Any variety of rice—whether it's the longer-grain types like those produced in the southern U.S. or the short- and medium-grain kinds like those Greg Massa and many other California farmers grow—can be milled to the brown rice stage. The nine rices discribed here represent a range of distinctive textures and flavors.
1. Some Asian producers package a version called quick-cooking brown rice, from which part of the bran has been milled off, cutting cooking time considerably; quick-cooking brands are sold online and at many Asian markets.
2. Widely available in supermarkets, long-grain brown rice, usually of the indica subspecies, requires more water and more time to cook but yields grains with a springy character that's nicely suited to casseroles and other baked dishes.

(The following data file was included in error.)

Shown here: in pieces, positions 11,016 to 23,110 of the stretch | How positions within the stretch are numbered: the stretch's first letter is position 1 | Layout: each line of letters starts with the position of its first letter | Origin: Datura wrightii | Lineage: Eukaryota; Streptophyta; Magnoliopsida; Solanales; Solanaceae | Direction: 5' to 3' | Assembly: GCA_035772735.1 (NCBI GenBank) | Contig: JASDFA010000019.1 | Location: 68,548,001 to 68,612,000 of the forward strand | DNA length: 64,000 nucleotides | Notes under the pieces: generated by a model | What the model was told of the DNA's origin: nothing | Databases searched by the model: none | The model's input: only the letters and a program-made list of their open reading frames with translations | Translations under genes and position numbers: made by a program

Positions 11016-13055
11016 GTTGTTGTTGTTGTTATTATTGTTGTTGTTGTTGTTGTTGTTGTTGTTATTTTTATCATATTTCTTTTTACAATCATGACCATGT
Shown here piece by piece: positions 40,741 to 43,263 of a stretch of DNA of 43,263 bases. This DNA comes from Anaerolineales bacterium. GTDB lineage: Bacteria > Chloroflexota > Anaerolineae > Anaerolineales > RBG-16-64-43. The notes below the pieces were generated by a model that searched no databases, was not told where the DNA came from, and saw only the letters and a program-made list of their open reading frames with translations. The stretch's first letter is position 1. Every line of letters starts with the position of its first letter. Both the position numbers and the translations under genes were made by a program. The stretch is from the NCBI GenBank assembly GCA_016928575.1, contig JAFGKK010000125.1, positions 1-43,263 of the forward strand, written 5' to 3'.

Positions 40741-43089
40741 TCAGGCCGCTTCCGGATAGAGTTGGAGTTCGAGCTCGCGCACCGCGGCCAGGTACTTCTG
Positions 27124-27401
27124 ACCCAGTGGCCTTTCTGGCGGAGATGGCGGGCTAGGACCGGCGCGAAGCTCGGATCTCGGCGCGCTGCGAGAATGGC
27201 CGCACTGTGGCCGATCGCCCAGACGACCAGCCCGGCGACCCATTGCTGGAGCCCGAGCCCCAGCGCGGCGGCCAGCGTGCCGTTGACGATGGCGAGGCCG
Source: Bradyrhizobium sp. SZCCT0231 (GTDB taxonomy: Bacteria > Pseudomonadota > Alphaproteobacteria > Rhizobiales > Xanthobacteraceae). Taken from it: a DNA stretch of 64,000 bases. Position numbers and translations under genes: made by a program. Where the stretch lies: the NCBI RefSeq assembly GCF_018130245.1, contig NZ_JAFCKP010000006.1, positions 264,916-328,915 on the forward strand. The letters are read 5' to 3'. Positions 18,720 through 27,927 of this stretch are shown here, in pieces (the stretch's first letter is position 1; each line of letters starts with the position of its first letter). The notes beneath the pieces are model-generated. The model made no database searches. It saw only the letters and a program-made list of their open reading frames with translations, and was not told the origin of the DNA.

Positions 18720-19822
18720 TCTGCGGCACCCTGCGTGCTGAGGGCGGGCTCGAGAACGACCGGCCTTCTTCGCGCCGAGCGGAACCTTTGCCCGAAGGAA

3. Medium-grain brown rice, usually of the japonica subspecies, tends to be stickier and more tender when cooked than long-grain rice; it's the most common type grown in Spain and is ideal for paellas.
4. Brown basmati rice, grown in South Asia, gets longer, not fatter, when cooked and develops a firm, dry consistency, making it perfect for biryanis and pilafs.
5. Aromatic jasmine rice has the elegant look of long-grain varieties but cooks up moist and tender, like a medium-grain rice; it's available at most Asian markets.
6. Nicknamed baby basmati, tiny kalijira rice grains could almost be mistaken for couscous; sold at Whole Foods markets, they're a fragrant, quick-cooking marvel.
7. Nutty-sweet red rice, also available at Whole Foods, owes its color to a pigment in its bran layers; some types are sweet enough to use in puddings.
8. Ideal for croquettes and risottos, short-grain brown rice, whose grains are barely longer than they are wide, can have an almost creamy texture when cooked.
9. Expensive and hard to find in the States, Japan's haiga-mai is a partially milled rice from which the bran has been removed but not the nutrient-packed germ, or embryo.